Maker’s Mark was lagging behind when it came to new product releases after the start of the bourbon boom. Other distilleries were keen on giving consumers all the things like single barrels, increased age statements, more barrel strength options, finished whiskies and new mash bills.
But not Maker’s. They continued to drag their feet until it became obvious that they had to do something more to stay relevant.
Maker’s reluctantly enters the cask strength market
In 2010, they finally released a truly new product in the form of Maker’s 46. I won’t go to bat for this release being hugely innovative or anything, but it was a good start. It was also the most economical way they could have went about making a new product too.
To make Maker’s 46, they took the heads off of their used bourbon barrels, added in 10 seared French Oak staves and sealed it up by putting the head back on. Then they filled it with the same bourbon that would have gone into their standard lineup.
Those barrels were then rolled into their giant limestone cave and left to rest for about 9 weeks. If you’ve been to their distillery, you’ve seen what I’m talking about – It looks like a mini-NORAD bunker on the side of a hill.
Since the cave is a steady temperature all year round, the whiskey would interact with the seared French Oak staves much less intensely.
I can say first-hand that Maker’s 46 is a unique product that really does present a different profile from standard Maker’s. The success of the 46 line inevitably led to the creation of the Private Selection line.
This “create your own single barrel” program allows customers to customize their bourbon with stave profiles that they pick. Then their single barrel is rolled into the same cave as Maker’s 46 barrels are for a period of time.
Maker’s took a while to arrive at the conclusion that they should release a cask-strength version of Maker’s 46. They finally did in 2015, but it was a distillery-only release. In a true demonstration at how much they hated change, they held off on true nationwide distribution for this product until at least 2020.
Nowadays, Maker’s 46 Cask Strength can be found everywhere that Maker’s is already sold, usually for $5-$10 more than a bottle of standard Maker’s Mark Cask Strength.
So is Cask Strength Maker’s 46 a bottle worthy of buying? Let’s find out. I sampled this neat in a glencairn.
Nose: There is a particular smell that only French Oak can impart on a whiskey – and the nose on this Maker’s is full of it. Not familiar with what French Oak can smell like? It’s a deeper, more impactful and more dessert-like experience.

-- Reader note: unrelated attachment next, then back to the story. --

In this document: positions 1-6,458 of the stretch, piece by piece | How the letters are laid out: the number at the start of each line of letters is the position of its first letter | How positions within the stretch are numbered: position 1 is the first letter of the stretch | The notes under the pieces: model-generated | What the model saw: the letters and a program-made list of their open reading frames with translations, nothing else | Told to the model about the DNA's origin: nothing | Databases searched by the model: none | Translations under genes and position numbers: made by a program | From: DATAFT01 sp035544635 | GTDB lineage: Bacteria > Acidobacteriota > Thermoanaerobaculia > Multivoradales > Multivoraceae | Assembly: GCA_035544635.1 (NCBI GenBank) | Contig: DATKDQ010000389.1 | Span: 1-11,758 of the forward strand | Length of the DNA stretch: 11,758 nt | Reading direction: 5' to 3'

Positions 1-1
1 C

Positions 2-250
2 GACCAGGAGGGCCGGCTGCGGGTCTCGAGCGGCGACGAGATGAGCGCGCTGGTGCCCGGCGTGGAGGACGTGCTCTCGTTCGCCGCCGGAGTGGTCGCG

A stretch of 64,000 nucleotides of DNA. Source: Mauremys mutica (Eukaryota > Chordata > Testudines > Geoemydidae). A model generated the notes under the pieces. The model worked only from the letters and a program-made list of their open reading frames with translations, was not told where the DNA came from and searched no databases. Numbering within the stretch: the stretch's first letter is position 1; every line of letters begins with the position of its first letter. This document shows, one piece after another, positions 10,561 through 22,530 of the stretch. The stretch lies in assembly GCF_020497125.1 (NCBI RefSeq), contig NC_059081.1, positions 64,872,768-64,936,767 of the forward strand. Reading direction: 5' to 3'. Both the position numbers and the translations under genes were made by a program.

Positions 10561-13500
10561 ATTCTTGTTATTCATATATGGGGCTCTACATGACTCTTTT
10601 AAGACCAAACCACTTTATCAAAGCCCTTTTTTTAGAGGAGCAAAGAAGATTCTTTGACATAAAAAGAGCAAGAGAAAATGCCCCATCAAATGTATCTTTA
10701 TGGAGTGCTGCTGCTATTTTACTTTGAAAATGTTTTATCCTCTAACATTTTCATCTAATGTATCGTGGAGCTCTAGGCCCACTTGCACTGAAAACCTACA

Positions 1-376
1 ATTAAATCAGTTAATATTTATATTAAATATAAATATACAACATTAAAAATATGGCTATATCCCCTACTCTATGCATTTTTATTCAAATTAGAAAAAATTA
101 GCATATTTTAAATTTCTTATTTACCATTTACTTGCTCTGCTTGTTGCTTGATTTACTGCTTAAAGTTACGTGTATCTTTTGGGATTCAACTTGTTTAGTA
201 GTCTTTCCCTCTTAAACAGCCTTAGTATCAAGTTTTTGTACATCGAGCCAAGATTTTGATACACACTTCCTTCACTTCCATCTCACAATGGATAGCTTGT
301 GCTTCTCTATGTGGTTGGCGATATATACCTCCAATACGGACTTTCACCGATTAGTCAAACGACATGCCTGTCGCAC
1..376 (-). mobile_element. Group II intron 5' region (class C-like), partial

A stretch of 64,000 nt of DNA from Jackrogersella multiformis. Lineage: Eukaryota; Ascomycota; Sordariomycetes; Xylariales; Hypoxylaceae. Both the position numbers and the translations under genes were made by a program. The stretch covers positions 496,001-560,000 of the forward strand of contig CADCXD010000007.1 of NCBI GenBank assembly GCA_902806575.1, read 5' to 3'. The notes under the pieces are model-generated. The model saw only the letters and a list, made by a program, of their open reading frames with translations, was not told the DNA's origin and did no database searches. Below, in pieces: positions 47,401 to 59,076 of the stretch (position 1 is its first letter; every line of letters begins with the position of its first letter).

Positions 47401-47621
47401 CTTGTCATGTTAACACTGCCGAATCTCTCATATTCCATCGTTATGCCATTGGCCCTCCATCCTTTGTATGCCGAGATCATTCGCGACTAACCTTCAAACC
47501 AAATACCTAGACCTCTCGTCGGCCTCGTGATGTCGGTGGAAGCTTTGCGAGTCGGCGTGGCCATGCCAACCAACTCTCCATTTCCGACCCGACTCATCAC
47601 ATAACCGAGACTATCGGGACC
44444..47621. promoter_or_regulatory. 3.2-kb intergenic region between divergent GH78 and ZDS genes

There is also a heavy concentration of vanilla and toffee. The aroma of Tollhouse chocolate chips probably stems from the French Oak. Each sniff also contains some well-integrated fruit scents like fig and cherry.
Palate: The one thing I’ve underlined multiple times in my notes is how impressively woody this tastes. No, it’s not over-oaked or bitter but yes you’re going to find it all the time. It’s spice-forward too with notes of white pepper, cinnamon and allspice.
There’s a hint of Chai spice that I think deserves to be mentioned separately of the rest. Fruit notes are hard to find but probably would be exposed with some added water (or just buy a bottle of standard Maker’s 46).
But I don’t miss them as much since there are a few more curious flavors like chocolate and coffee beans.
Finish: What note would you expect to be the most dominant on the finish? If you said oak, you’re right. The finish is largely a tannin-heavy experience with tobacco leaf also joining the mix.
The coffee bean note hangs around from the palate and vanilla kind of rounds everything out. It still stays sweet enough to be a really satisfying experience overall.
Color me impressed by how good the Cask Strength version of Maker’s 46 ended up being. I won’t say that I’m surprised though because secretly, I’ve always found Maker’s releases to be great.
I’m ashamed that I don’t give them their due but then bottles like this remind me how ashamed I should be. They’re a consistently reliable sip every time and I always forget about them.
So here’s my apology, Maker’s enthusiasts, I will give more of an effort to highlight these great bottles. They really do deserve it.
Your choices are pretty limited for good wheated bourbon these days. Face it, you’re not going to find Weller unless you want to pay stupid money. And frankly, Weller isn’t as good as Makers at most levels. What about Heaven Hill/Luxco wheated bourbons?
Forget about it. Heaven Hill needs to throw that wheated recipe they’re using and start with a blank canvas. Apologies if you like Larceny or Old Fitz!
This leaves the oft-forgotten Maker’s Mark on your shelves. It’s a pity that people like me forget it’s so good. And if you’re a fan of high proofs? Then they’ve got you covered with their regular Cask Strength and this version of Cask Strength 46.
Personally, I would take this one any day of the week and you should too if you haven’t explored it yet. For the price, taste and the availability, you can’t do much better.
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